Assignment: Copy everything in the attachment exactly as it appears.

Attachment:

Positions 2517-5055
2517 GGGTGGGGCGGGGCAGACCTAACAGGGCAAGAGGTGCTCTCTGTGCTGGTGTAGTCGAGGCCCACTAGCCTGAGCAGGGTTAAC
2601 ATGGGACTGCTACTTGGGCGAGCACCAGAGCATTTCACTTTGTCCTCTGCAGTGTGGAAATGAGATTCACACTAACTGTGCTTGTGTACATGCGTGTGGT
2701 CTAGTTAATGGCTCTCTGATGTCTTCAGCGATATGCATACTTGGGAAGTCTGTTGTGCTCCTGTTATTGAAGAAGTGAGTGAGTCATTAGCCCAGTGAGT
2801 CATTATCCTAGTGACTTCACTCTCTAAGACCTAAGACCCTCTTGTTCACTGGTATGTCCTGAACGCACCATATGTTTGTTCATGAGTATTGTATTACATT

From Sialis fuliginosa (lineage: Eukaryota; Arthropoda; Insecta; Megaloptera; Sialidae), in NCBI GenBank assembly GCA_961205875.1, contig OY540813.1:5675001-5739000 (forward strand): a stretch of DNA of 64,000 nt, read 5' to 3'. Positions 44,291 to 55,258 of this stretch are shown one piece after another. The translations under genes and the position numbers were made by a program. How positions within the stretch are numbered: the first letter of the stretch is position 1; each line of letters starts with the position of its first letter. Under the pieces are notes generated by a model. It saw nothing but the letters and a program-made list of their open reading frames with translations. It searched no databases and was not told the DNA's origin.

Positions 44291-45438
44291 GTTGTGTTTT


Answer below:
Positions 2517-5055
2517 GGGTGGGGCGGGGCAGACCTAACAGGGCAAGAGGTGCTCTCTGTGCTGGTGTAGTCGAGGCCCACTAGCCTGAGCAGGGTTAAC
2601 ATGGGACTGCTACTTGGGCGAGCACCAGAGCATTTCACTTTGTCCTCTGCAGTGTGGAAATGAGATTCACACTAACTGTGCTTGTGTACATGCGTGTGGT
2701 CTAGTTAATGGCTCTCTGATGTCTTCAGCGATATGCATACTTGGGAAGTCTGTTGTGCTCCTGTTATTGAAGAAGTGAGTGAGTCATTAGCCCAGTGAGT
2801 CATTATCCTAGTGACTTCACTCTCTAAGACCTAAGACCCTCTTGTTCACTGGTATGTCCTGAACGCACCATATGTTTGTTCATGAGTATTGTATTACATT

From Sialis fuliginosa (lineage: Eukaryota; Arthropoda; Insecta; Megaloptera; Sialidae), in NCBI GenBank assembly GCA_961205875.1, contig OY540813.1:5675001-5739000 (forward strand): a stretch of DNA of 64,000 nt, read 5' to 3'. Positions 44,291 to 55,258 of this stretch are shown one piece after another. The translations under genes and the position numbers were made by a program. How positions within the stretch are numbered: the first letter of the stretch is position 1; each line of letters starts with the position of its first letter. Under the pieces are notes generated by a model. It saw nothing but the letters and a program-made list of their open reading frames with translations. It searched no databases and was not told the DNA's origin.

Positions 44291-45438
44291 GTTGTGTTTT